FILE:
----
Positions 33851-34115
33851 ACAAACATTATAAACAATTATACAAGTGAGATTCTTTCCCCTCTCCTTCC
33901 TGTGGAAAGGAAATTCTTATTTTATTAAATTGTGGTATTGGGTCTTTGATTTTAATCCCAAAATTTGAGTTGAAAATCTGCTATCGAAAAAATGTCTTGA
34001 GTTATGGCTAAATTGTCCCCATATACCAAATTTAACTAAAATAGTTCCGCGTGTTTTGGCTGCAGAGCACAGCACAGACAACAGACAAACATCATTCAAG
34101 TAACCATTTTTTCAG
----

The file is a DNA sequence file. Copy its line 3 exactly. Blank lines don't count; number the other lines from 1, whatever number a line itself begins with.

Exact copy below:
33901 TGTGGAAAGGAAATTCTTATTTTATTAAATTGTGGTATTGGGTCTTTGATTTTAATCCCAAAATTTGAGTTGAAAATCTGCTATCGAAAAAATGTCTTGA